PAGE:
Tuesday, July 28, 2009
Pass-a-long of the week
Every now and then you might be fortunate enough to stumble upon someone who adds a distinctive voice to your life. For me, Steve Almond is one of those people.
He’s not a guru of any sort, nor a noted genius, or a loving spiritual guide, but he has a couple of talents that I admire and he’s a man who stands up for his beliefs. (Don’t go thinking Gandhi, but more along the lines of 70’s counter-culture disciple)
I can’t even remember how I became acquainted with him, but if you are ever in a state of mind where you need a good laugh – I mean a from the gut rip roaring snort – then you should read his book, “candyfreak”.
This man knows more about packaged sweets than any other human being on this planet. “candyfreak” is his wacky memoir of a truly wild addiction.
Aside from writing, he served as adjunct professor in creative writing at Boston College for five years until publishing an open letter of resignation in the Boston Globe in which he explained that his resignation was intended to protest the selection of Condoleezza Rice as the college's 2006 commencement guest speaker. That’s the standing up for his beliefs part that I mentioned earlier.
The other dimension Steve adds to my life is his knowledge of music. I subscribe to his newsletter and a couple of times a year he will send out a list of recommendations. We’re talking mostly below the radar talent that you likely would never encounter had you not be privy to his thoughts. Well, at least it’s fresh to a music dud like me.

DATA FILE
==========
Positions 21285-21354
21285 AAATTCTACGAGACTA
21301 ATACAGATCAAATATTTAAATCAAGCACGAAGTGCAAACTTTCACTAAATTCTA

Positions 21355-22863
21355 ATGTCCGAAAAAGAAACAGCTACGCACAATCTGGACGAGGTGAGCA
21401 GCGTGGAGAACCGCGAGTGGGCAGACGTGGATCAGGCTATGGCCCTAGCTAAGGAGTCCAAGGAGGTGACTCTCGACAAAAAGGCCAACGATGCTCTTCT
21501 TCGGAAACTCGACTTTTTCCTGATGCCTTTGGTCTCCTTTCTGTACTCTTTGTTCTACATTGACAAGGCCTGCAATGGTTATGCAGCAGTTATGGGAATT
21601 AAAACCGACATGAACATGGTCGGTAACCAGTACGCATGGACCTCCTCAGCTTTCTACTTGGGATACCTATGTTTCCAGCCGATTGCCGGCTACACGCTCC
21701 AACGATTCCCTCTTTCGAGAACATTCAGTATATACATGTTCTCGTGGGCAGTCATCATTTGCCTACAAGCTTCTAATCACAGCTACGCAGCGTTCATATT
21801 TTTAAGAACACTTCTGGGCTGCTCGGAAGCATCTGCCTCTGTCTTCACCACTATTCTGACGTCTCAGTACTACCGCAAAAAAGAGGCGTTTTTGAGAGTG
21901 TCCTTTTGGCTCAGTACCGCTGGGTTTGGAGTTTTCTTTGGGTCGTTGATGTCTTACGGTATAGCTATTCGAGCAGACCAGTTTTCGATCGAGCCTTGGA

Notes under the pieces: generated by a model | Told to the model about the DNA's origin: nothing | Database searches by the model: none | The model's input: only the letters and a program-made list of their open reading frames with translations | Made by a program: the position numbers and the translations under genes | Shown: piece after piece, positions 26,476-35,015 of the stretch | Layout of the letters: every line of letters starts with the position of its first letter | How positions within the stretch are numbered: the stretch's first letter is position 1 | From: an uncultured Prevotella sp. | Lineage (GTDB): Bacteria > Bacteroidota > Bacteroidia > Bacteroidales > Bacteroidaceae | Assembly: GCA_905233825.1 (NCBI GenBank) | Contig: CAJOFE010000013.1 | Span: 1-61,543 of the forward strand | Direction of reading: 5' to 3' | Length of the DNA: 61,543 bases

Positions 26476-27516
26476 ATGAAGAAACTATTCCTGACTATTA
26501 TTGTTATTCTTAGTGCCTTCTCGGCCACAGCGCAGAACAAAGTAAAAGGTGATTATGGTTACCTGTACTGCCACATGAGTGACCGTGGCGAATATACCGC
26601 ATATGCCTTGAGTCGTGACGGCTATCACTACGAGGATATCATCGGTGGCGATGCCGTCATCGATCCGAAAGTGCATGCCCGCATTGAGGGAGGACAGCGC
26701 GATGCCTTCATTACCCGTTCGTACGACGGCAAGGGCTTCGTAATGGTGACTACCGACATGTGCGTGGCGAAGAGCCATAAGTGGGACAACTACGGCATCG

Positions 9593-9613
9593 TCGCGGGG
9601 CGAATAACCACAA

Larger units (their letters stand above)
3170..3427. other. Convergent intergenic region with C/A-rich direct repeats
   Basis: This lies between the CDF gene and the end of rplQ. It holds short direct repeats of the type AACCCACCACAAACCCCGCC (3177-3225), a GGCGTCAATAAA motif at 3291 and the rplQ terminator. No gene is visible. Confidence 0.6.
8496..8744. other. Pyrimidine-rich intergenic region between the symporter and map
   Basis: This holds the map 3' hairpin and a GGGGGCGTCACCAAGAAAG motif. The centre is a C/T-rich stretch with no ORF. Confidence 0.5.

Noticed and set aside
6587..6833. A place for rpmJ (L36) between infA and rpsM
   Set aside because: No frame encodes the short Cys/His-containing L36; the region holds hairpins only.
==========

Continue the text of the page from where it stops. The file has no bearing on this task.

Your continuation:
Here are a few picks from his recent list:
Raphael Saadiq, The Way I See It (Sony, 2008)
Am I honestly tipping a solo album by a Tony! Toni! Toné! alum? To mis-quote our last black president, when questioned as to whether he enjoyed pollinating Gennifer Flowers ... You bet I am. This is pure soul from the Philly wing of the party. "Sure Hope You Mean It" ranks as the greatest hidden track never released by the Platters. (I second this recommendation. One of my favorite CDs in a long time.)
Charlie Mars, Like a Bird, Like a Plane, (Rockingham Records, 2009)
Charlie got tipped a few years back and he returns now, having thrown off the bridle of country for something more atmospheric, a kind of Pink Floyd under the influence of Marley vibe. Call it stoner sex jelly. And spread liberally.
Johnny Flynn, A Larum, (Mercury Records, 2008)
Tommy Finks put me onto Flynn, who makes folk rock of the nimblest British sort. Think Fairport Convention with a brogue, or Nick Drake with a bit more vim in his vigor. It's all joy and mischief, guitars strummed by sprites and a reedy tenor.
Clare Burson, Silver and Ash.
A softly devastating suite of songs that reveal themselves with the slow grace of an antique music box. There's a story here, subtle but persistent, about the people who came before us, and the miracle of our births.
Ike Reilly, Poison the Hit Parade, (Six Siren, 2008)
Still ugly, still making pretty things. The Ike delivers another blow to the temple of corporate rock. "When the Plant Shuts Down" offers a blistering vision of what the recession might do to wake our conscience.
Eric Hutchinson, Sounds Like This, (Warner Brothers, 2008)
Madonna was all ready to roll Hutchinson out as the Next Big Thing. Then her label tanked. Then the internets found him. Then he got another deal. And now his first LP is here, a creamsicle of sweet sunny pop.
If you just want to listen without purchase commitment, I often find CDs through my library. Then if it’s good, I can rip it to my computer. I also joined MySpace because they have an amazing music collection. You can create your own playlist, perfect for background tunes while you are blogging. The playlist is free but downloads do have a fee.